We noted this story a decade ago, but it came up again at the graduation ceremonies for the University of Florida:

The tradition of gowns faded between the Revolution and the Civil War but returned for commencement ceremonies as universities transitioned from elitist to public institutions in the latter half of the 19th century, including here at UF.

This renaissance was aided by a single enterprising graduate of Williams College named Gardner Cottrell Leonard [class of 1887].

Gardner either didn’t get to wear a gown, or didn’t like the one he did wear, at his Williams commencement ceremony in 1887.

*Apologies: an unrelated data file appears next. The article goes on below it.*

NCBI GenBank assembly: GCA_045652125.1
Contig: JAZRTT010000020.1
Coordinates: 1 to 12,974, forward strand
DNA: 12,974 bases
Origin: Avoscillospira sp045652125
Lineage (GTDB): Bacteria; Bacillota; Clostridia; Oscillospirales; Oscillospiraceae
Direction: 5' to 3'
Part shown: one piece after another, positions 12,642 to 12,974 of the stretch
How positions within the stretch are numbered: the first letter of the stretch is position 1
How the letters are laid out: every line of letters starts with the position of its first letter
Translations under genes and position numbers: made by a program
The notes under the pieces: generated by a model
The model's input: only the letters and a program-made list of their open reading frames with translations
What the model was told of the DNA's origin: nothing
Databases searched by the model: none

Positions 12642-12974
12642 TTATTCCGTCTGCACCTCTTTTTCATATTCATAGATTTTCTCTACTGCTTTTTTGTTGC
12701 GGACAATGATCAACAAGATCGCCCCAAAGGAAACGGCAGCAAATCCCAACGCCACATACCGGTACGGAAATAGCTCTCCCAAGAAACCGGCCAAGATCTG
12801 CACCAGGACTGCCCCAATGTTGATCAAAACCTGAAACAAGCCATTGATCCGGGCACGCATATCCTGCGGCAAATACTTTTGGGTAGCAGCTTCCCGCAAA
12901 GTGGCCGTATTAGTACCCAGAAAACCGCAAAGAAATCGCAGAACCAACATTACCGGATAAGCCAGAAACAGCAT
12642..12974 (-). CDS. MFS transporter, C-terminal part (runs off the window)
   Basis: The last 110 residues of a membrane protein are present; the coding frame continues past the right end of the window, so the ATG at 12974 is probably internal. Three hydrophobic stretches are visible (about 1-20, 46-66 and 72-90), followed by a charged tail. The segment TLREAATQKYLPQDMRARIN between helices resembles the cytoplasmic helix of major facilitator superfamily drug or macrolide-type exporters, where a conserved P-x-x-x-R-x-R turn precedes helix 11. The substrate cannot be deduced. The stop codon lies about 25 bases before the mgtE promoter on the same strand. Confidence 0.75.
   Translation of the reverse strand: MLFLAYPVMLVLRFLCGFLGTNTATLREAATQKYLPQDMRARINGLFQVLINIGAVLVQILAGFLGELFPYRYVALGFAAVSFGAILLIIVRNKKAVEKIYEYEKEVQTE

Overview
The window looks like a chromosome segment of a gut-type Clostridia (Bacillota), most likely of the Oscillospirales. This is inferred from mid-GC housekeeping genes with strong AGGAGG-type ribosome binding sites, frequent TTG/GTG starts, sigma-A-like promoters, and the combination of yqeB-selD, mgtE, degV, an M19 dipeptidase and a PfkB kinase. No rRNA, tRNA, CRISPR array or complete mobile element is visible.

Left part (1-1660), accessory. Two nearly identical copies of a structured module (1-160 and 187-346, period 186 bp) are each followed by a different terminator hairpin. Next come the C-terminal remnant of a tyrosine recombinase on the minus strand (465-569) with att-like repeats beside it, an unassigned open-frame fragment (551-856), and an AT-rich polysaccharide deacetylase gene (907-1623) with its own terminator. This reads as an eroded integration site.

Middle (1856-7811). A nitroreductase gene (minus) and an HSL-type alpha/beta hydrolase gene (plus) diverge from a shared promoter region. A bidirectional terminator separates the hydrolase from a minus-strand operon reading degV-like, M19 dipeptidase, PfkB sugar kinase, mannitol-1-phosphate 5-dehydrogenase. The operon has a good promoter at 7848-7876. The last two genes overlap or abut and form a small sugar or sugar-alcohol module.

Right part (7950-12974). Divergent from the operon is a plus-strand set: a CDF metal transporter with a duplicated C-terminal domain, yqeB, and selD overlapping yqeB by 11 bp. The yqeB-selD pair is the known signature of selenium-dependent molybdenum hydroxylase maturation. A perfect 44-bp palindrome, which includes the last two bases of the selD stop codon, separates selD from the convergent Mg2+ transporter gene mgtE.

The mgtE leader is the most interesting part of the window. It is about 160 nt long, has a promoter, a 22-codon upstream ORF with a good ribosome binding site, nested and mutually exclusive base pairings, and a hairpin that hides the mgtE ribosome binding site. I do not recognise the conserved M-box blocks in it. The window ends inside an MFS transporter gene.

Subsequently he visited England to study regalia and began writing articles and speaking about it in the U.S.

In fact, we owe the various colors for the disciplinesin tassels and hoods entirely to Gardner’s creativity.

He chose green for medicine, for example, because it reminded him of the color of herbs used in healing.

Many of Gardner’s ideas were codified in the 1896 Intercollegiate Code of Academic Costume, the basis for commencement regalia to this very day.

Why do Amherst seniors look stylish on graduation day? Because they were dressed by an Eph!

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